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Raffique Shah


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It's time to pay the Devil

By Raffique Shah
July 14, 2013

In the euphoria of the People's Partnership resounding elections victory on the night of May 24, 2010, Prime Minister Kamla Persad-Bissessar, in her acceptance speech, identified only one member of the UNC executive for praise: Jack Warner. Before mentioning Warner by name, she had thanked only God and the people who voted the Partnership.

Let me quote the PM (from the written text): “Tonight I want to thank the chairman of the UNC Jack Warner…Jack Warner, thank you!”

Indeed, my recollection is that she thanked Jack thrice at that point. “Thank you, Jack, thank you, Jack, thank you, Jack.” Much later, she thanked husband Gregory and a niece (Lisa), as well as workers at the party offices in Rienzi and Siparia, and lower down the order she mentioned Winston Dookeran and the COP, and Tobago's TOP.

At the time, I did not have to speculate on why she singled out Warner for praise. A few months earlier, he had engineered the eviction of Basdeo Panday as leader of the UNC following a glitzy and costly internal elections campaign. In March, the Partnership staged the most expensive elections campaign in the Caribbean, if not the world (on a per capita basis). I hazard a guess that the Partnership spent more than $100 million in goodies and paraphernalia, advertising, concert-type stages, T-shirts and polo shirts by the miles, flags, buntings, and much more.

The PNM, still holding residual power, could not match the Partnership extravaganza. This country had never seen anything like it.

Jack Warner was central to the huge sums of money that flooded the Partnership coffers in that campaign, in the local elections that followed, and, he reminded us recently, another $25 million spent in the THA elections. He had a “bottomless pit” of money then, which the PM and her colleagues were very comfortable with, and which only a few journalists and columnists dared to query.

He is also a gutter-fighter of international repute, having cut his claws in the corrupt cockpit that is FIFA, associated with dubious characters such as Joao Havelange and Sepp Blatter. He brought to the 2010 campaign strategies he had honed in many ruthless battles in which the body count or collateral damage did not matter.

Indeed, he was the only strategist in the Partnership, the other players having nothing to contribute by way of dollars or sense. It is why Jack emerged on top of the heap. It was why he was given strategic, lucrative, ministries, until he chose to resign. Members of the so-called cabal, and the lesser mortals who, for all their posturing, played only bit parts, bowed behind Warner, kissing his cheeks until two, three weeks ago.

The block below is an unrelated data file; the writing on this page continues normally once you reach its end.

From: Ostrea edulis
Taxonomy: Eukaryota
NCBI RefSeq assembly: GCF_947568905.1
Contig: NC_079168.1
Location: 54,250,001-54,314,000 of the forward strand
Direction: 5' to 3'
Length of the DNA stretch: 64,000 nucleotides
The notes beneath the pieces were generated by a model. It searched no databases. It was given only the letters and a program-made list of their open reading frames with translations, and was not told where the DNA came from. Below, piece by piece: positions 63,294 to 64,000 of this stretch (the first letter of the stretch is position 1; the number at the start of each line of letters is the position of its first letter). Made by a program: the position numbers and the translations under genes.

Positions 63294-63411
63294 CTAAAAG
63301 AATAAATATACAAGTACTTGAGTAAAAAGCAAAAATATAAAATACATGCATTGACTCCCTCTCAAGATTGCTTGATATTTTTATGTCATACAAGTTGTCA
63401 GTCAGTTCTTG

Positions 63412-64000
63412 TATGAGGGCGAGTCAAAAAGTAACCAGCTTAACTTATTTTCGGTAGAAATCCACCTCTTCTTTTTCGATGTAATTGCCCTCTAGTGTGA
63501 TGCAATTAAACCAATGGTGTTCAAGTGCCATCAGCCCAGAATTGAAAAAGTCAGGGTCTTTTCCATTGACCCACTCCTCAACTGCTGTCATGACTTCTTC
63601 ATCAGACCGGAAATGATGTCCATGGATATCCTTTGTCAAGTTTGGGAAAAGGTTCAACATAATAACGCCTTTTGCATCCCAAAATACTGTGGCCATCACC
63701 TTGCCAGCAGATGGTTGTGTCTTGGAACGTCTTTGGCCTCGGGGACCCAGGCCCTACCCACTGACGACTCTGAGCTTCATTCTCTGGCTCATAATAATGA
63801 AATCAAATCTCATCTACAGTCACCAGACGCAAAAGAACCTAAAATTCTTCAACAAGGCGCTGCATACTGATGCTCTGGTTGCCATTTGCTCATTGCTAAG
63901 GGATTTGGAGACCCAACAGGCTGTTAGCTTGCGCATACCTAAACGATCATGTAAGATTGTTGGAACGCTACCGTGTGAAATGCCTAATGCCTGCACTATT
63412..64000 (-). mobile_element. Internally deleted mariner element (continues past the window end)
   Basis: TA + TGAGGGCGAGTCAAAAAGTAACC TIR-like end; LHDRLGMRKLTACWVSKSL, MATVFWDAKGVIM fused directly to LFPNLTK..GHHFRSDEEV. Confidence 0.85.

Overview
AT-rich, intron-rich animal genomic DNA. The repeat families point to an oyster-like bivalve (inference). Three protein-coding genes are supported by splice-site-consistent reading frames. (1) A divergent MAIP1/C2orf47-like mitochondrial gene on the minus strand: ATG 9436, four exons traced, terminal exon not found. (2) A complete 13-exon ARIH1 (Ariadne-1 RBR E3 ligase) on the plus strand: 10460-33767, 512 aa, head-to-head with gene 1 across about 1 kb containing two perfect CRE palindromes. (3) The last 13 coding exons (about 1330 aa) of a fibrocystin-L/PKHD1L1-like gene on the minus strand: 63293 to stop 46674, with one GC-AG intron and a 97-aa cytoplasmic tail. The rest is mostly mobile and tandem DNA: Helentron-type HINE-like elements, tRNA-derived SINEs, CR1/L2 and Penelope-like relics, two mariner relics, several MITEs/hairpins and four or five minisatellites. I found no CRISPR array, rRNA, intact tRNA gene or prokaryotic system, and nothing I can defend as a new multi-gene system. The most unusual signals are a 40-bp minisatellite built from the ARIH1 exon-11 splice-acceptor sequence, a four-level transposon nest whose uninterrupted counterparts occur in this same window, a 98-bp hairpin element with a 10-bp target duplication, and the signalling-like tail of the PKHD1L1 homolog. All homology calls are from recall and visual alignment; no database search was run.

When, therefore, the PM, comes today, panic-stricken, asking Warner the very questions that we in the media have asked since 1989, sober and sane people must wonder: whey she come from?

The religious among us will probably say that when you sleep with the Devil, sup with the Devil, some day you will have to pay the Devil.

For Kamla and her clueless crew, that day has arrived. They are facing the Devil in mortal combat in the by-election, and it seems they have neither the chalice nor the cross nor the crescent to prevent him from devouring them like two dozen doubles, slight pepper.

I am not saying that Warner will win, although it looks that way. I am no political pundit or psychic. I know, too, that a week in politics could bring dramatic changes to an electoral equation. But I've been in town long enough to read political signs, and any which way I look at it, Warner cannot lose—except if he ends up in an FBI cell before polling day.

If he wins the by-election, Warner will go on to wreak havoc in the local elections, aggravating a Partnership-slide that began in Tobago last January, and which, even before this implosion, suggested that the PNM would regain its traditional bases. In a worst-case scenario for the Partnership, a Warner intervention could see the PNM triumph in the marginal regional corporations. And a nightmare that must haunt those who danced with the Devil is that prospects for the 2015 general elections look grim.

Should Warner lose but gain substantial numbers of votes, which is a worst-case for him, he still poses a serious threat to the Partnership. How so? The Devil does not die, nor does he spare those who sold their souls to him. The scriptures also say that hordes of people will flock around the Devil, and that too we are seeing.

There can be no doubt that every-man-Jack and every-woman-Jenny in the Partnership sold their souls to Warner. They elevated him to the sky: he was the first to act as PM in 2010. As his latter-day sins unfolded, piling up on those of the past, they defended him. They cussed, abused and threatened citizens who dared to demand justice.

Now that the Devil is threatening to consume them, they are running scared and crying foul. It's time to pay the Devil.

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